La Coutume

In New Caledonia - which is a French overseas territory located in the south Pacific - there is a common traditional cultural practice called "La coutume" meaning the custom. This cultural practice is seen as a kind gesture from a visitor to the members of the local tribe which they are visiting. It consists of giving a small present to materialize your action. You then present your gift face to face to the chief of the tribe, you announce your intention and put it down on the table or keep it in your hands. When the chief answers (usually with a small speech) it is normal for them to talk with their head down as a sign of respect and active listening. The present will typically consist of a combination of some of the following items: a 500 franc bill (the local currency, which is equivalent to 5 euros), a piece of fabric called "manou", a traditional mat called 'une natte', and taro or yam. If you are a tourist you can also gift something specific from your region. The overall purpose of la coutume is to show the existence of the fundamental values of the local society and culture mainly: hospitality, respect and humility. If you are visiting a tribe, the purpose of la coutume is to show respect and humility towards them and give something in return for letting you visit their land and to thank them for their hospitality. It can also act as a request for permission to visit other parts of the tribe's land. This tradition often is held between locals at special events such as weddings, period of mourning, visit, births, first crop of yams, and in general any important moments of life. Furthermore, different forms of it take place in different areas of the pacific.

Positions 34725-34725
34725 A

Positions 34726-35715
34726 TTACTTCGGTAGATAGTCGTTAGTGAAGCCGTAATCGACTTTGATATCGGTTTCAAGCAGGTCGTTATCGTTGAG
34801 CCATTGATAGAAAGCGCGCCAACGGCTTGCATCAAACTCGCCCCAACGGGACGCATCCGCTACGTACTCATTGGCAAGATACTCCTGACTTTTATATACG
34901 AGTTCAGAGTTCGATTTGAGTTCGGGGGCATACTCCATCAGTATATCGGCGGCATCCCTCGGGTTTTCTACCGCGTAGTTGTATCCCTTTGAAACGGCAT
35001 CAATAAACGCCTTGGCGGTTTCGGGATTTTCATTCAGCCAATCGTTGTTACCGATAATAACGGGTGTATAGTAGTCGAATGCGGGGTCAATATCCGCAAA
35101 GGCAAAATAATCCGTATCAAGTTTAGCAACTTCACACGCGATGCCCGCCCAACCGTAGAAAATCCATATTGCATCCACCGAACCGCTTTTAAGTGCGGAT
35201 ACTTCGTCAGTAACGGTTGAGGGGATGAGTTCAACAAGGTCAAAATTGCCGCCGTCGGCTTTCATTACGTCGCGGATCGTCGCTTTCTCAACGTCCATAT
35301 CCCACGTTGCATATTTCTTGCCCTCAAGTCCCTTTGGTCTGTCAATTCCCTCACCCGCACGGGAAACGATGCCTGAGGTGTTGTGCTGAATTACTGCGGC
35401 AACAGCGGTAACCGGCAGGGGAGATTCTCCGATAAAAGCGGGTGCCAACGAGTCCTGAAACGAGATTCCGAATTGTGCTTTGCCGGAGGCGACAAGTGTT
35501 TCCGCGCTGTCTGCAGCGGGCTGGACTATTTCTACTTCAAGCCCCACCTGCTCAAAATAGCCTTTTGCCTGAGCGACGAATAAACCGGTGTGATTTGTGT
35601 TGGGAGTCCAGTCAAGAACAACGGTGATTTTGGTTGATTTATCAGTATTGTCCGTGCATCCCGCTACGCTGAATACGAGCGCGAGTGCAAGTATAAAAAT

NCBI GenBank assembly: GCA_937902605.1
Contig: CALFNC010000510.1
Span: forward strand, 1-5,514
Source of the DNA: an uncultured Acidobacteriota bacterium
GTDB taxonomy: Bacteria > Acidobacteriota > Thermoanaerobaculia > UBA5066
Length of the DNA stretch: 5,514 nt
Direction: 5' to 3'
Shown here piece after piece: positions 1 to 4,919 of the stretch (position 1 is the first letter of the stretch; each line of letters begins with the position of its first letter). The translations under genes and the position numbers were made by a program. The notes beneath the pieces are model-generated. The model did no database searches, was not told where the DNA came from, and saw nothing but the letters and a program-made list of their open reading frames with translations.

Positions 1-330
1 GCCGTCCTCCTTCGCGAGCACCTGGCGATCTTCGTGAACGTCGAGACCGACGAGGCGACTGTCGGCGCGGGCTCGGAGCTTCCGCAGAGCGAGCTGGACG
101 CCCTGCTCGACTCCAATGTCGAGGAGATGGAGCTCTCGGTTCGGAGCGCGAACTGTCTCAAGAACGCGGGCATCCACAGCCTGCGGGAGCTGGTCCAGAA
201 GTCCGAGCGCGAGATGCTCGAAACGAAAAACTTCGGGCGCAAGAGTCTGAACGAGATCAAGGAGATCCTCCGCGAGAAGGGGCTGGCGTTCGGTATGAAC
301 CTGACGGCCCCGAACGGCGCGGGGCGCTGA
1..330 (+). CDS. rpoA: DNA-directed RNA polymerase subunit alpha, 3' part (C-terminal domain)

Cultural Diversity and Sustainable Development for Peace